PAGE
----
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    The current president pro tem of the Senate is Charles Grassley of Iowa. Orrin Hatch of Utah did not run for reelection in 2018 and Mitt Romney won his Senate seat. – mdrichey Jan 7 at 19:01
  • @mdrichey - I stand corrected. It seems the search page for Google actually mentions both, Hatch on the right and Grassley in the search results. – Rick Smith Jan 7 at 19:46
  • "Consider also, the chief justice presides over the impeachment trial of a vice president. Allowing the vice president to have any role in their own impeachment would be a conflict of interest." Did you mean "president" rather than "vice president"? – Acccumulation Jan 7 at 19:47
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    @ajsmart - There are three types of votes: procedural questions that require a decision, rules changes during the proceeding, and the vote for conviction. The last two require a two-thirds vote. Procedural questions use a simple majority. An even number of Senators voting could result in a tie, thus require a tie-breaker. This question only deals with the procedural. – Rick Smith Jan 7 at 22:29
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No.

When the Constitution was created, the runner-up in the presidential race became vice president. As such, there was no possible way for a presidential impeachment to occur without the appearance of bias on the vice president's part: he and the president were likely of different parties, different ideologies, etc, and the vice president would be the direct benefactor of the president's removal from office. So to avoid this impropriety, the Constitution installed the Chief Justice of the Supreme Court in that role (in addition to that of judge at a jury trial), assuming that the solemnity of the Chief Justice's role would make any presidential impeachment trial above contempt. While we have altered the vice presidential role to be chosen by the president (and allowed senators to be directly elected and thus have the potential for partisanship), we have not significantly altered the presidential impeachment laws to reflect this.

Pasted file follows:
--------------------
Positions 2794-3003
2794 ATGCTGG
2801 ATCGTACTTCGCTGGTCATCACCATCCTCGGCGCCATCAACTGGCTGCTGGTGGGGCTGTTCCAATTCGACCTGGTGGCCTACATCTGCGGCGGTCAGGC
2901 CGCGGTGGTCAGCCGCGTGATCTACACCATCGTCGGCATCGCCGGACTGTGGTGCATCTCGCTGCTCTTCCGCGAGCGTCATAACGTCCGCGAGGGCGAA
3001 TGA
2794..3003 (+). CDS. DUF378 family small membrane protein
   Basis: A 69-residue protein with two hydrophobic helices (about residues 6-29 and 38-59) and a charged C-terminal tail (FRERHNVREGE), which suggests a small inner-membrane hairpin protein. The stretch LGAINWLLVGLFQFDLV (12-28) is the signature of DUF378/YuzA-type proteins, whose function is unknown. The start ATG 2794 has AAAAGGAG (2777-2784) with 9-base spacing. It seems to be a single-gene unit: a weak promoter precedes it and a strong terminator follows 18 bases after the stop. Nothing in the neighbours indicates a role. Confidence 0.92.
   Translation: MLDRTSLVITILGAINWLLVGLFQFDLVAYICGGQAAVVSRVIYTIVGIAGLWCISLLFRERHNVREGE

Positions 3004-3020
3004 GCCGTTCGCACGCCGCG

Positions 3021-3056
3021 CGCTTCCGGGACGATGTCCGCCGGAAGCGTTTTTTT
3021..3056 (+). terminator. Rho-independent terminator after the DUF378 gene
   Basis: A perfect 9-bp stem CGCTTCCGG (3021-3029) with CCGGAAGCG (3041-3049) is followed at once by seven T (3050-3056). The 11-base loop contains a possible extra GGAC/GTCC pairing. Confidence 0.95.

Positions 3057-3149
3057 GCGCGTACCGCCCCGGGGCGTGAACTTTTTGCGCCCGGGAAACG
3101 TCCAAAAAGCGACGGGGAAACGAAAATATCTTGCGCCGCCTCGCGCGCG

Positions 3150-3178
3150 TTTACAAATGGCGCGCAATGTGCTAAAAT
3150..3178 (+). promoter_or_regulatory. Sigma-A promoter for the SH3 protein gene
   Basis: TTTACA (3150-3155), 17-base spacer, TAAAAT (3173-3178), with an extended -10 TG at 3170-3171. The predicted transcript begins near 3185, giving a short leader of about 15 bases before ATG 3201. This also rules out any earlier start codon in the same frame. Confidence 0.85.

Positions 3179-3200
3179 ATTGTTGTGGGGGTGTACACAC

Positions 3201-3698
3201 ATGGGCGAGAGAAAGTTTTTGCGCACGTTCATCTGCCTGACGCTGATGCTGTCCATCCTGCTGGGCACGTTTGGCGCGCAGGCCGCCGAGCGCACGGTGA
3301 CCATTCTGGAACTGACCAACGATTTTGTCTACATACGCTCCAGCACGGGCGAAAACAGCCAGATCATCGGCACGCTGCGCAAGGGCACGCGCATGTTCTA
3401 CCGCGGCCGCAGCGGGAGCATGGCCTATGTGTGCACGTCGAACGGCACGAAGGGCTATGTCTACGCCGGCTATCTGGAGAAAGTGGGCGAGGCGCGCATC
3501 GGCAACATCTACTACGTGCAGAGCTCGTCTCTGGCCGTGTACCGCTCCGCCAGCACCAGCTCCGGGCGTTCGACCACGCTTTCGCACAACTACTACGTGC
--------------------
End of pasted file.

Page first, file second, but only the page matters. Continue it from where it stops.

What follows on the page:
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    Can you provide some citations that this was a consideration when the Constitution was being written? It makes sense that they would want to avoid a conflict of interest for the vice president, but I've never seen any documented evidence that it was something they thought about. Also, it doesn't change the overall answer, but "he and the president were likely of different parties" definitely wasn't a consideration, as there were no political parties in the US at the time the Constitution was written. – Elezar Jan 7 at 20:25
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    Note that Electors got two votes, so one could reasonably expect overlap between people who voted for the President and people who voted for the VP. What the Founders failed to anticipate was that there would ever be perfect overlap, causing the 1800 fiasco and leading to the 12th Amendment. – dan04 Jan 7 at 22:20
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    Was avoiding bias an explicit goal? Did they not consider that perhaps various senators would also be in the same or different parties and have similar biases? We have seen impeachment votes split almost exactly down party lines, so it would be fair to say that if removing bias was a goal, then the process is a complete failure. – user29682 Jan 8 at 5:01